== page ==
The 2023-2024 Broadway season is off to a thrilling start…as in “stage thriller,” that is. Seeing Ira Levin’s classic Deathtrap with Robert Reed and Marian Seldes was a great formative experience in my theatregoing as a teen but by adulthood they’d pretty much dried up. They’re hard to get right (and easily spoiled on Wiki and in chat rooms) and if they go wrong they’re instantly ludicrous. But when they come together the results can be scarily satisfying; playwright Stephen Karam told me that the look and feel of The Humans, which won the Best Play Tony in 2016, were explicitly modeled on the film Rosemary’s Baby (Levin, the author of the source novel, casts a long shadow on this genre).

An import from Chicago, Levi Holloway’s Grey House, now at the venerable Lyceum, out-Humans The Humans in its grandly dilapidated design. Scott Pask’s set, “a cabin in the woods” according to the Playbill, looks to have been hollowed out from rock, forest, and deep winter snow. Its parlor and kitchen, to use those terms loosely, are a collection of weathered odds and ends tumbled down over the decades, as if anyone finding themselves somewhere so godforsaken had never left. Natasha Katz’s lighting casts a clammy, underlit pall over the stage; her co-conspirator in atmospherics, sound designer Tom Gibbons, surely amplified the shrieks emanating from the basement…

Into this house that is only loosely a home (the cracks in the ceiling seem to be leaking right over your seat) enter two travelers, Max (Tatiana Maslany, very capably understudied by Claire Karpen the night I attended) and Henry (all-purpose theatre and TV veteran Paul Sparks). A car crash in the snow has left Henry with a broken ankle and them stranded. “I’ve seen this movie,” Henry states. “What happens?” Max asks. “We don’t make it” comes the half-humorous reply.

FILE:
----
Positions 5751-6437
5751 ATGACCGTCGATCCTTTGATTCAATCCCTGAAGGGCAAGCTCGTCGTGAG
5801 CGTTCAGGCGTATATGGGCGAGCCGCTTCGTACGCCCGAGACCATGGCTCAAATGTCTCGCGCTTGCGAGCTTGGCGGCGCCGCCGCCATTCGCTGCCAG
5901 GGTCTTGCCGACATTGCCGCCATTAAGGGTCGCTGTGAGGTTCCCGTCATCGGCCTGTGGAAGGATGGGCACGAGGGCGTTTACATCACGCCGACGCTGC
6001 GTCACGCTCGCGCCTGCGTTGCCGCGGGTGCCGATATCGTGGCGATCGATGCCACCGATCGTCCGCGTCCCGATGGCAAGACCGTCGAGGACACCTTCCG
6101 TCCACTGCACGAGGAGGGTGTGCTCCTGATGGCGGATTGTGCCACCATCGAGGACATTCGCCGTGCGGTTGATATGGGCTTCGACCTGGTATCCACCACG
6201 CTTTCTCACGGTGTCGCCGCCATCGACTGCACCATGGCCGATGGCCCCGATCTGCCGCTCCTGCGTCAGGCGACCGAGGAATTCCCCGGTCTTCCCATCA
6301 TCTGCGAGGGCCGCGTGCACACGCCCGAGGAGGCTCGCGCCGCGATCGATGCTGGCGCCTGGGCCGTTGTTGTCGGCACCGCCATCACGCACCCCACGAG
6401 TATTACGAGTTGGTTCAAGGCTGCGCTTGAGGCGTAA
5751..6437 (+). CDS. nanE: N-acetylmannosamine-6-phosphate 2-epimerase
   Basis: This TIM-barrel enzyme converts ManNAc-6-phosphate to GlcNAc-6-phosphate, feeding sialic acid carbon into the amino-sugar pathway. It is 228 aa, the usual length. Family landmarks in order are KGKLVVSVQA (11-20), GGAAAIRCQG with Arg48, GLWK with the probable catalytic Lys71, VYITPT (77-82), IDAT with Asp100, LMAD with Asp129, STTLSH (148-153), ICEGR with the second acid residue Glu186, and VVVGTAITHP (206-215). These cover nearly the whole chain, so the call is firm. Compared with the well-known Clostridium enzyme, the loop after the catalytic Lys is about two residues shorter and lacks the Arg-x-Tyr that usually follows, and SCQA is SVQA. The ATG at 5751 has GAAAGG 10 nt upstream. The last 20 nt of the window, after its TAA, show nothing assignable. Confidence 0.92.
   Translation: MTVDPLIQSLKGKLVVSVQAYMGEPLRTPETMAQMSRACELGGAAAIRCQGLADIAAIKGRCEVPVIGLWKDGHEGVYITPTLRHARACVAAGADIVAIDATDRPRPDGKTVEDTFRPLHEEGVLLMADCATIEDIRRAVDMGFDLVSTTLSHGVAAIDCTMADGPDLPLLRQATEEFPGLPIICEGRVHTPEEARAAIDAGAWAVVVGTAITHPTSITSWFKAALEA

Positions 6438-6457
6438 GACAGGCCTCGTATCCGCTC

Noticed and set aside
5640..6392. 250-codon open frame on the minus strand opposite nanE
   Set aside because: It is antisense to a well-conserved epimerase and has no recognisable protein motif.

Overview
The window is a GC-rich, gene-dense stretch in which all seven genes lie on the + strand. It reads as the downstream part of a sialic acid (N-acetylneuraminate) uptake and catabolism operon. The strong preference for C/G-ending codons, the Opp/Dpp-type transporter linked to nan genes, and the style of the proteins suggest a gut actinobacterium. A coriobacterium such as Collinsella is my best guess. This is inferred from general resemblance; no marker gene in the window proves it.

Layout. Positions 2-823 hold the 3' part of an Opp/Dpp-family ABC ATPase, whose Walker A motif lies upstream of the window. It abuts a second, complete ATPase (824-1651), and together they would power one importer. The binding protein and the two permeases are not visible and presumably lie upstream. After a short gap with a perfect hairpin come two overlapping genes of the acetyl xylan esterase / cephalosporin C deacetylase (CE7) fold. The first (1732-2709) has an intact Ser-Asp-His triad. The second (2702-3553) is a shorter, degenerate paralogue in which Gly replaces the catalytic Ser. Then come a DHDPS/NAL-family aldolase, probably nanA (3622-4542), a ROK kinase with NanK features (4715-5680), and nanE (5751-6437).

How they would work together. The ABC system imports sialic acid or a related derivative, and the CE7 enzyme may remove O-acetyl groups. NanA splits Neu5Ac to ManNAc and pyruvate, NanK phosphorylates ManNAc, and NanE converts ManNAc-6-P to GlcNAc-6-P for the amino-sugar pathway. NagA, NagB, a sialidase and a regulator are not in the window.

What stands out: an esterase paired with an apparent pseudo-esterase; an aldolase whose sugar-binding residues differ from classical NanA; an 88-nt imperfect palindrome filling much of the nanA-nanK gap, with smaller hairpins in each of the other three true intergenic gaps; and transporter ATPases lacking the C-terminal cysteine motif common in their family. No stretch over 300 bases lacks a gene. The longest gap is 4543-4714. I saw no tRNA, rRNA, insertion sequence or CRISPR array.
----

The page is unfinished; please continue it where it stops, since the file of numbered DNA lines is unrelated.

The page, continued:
Gradually, and spookily, five children materialize, including the sharp-tongued, Goth-ish Marlow (Sophia ¬†Anne Caruso, transplanted from the graveyard antics of the Beetlejuice musical), the deaf, and enigmatic, Bernie (Millicent Simmonds, from the Quiet Place shockers), and the cute, oddly named A1656 (Alyssa Emily Martin). The year is 1977 but the quintet is dressed out of period, with hand-me-downs apparently handed down across eras. (The inventively oddball clothes are designed by Rudy Mance.) Barely maintaining the household is Raleigh (Laurie Metcalf), the put-upon, cantankerous caretaker, quick with a nasty quip and, if you’re agreeable, a snootful of high-octane moonshine. High as a kite from the stash (stored, interchangeably with some foodstuffs, in the fridge) Henry, resting on the couch, is visited by a character known only as The Ancient (Cyndi Coyne), a crone who leaves him…changed. Call this bunch The Subhumans.

Besides providing a creepy jump scare early on The Ancient’s function is never really explained. If she reminds you of a character in The Shining, you may be onto something, as the book was written in 1977. Henry’s suddenly obsessive behavior around the distrustful kids may be another nod to Stephen King; correspondingly, Max’s stirring of maternal feeling as Henry withers and Raleigh comes unglued and unhelpful may put you in mind of the film of the horror novel The Sentinel, released in…1977. The coven-like behavior of the children, who eerily sing old-timey and country tunes (Bernie in American Sign Language), conjure the book Harvest Home and the…1977…movie Suspiria. There’s what may be an unintended meta-moment involving Henry’s ankle and Metcalf, who received a Tony nomination for the play of King’s Misery. (Who are we to judge if Metcalf wants to be scream queen Barbara Steele at this stage of her career?) And so on.

This is a conundrum for director Joe Mantello, of The Humans. That show (filmed by Karam in 2021) is a masterwork of psychological unease that works independently of its inspirations. Here he’s more of an Easter egg farmer, as he and Holloway, winking at all the play’s sources, draw out the pace before doling out another admittedly well-timed shock. While ambiguity can be rewarding, however, the loose ends here are too loose, Scotch-taped with a bit of historical horror and contemporary MeToo-ing before a predictable finish. For all the cleverly distressed upholstery Grey House lacks a solid foundation–though it is an offbeat way to begin a new season.

About the Author

Bob Cashill

An Editorial Board Member of Cineaste magazine, Bob is also a member of the Drama Desk theatrical critics society in New York. See what he's watching on Letterboxd and read more from him at New York Theater News.

View All Articles